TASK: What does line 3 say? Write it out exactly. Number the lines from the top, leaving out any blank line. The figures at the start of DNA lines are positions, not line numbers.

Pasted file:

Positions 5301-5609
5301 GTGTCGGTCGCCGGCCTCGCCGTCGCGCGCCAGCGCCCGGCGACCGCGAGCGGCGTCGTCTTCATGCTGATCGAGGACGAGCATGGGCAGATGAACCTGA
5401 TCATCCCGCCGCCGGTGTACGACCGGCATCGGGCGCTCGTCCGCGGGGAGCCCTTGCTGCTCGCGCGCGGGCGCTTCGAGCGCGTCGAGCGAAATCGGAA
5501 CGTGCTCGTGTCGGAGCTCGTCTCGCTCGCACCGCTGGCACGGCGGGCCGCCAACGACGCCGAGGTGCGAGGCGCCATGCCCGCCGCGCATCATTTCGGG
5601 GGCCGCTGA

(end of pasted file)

5401 TCATCCCGCCGCCGGTGTACGACCGGCATCGGGCGCTCGTCCGCGGGGAGCCCTTGCTGCTCGCGCGCGGGCGCTTCGAGCGCGTCGAGCGAAATCGGAA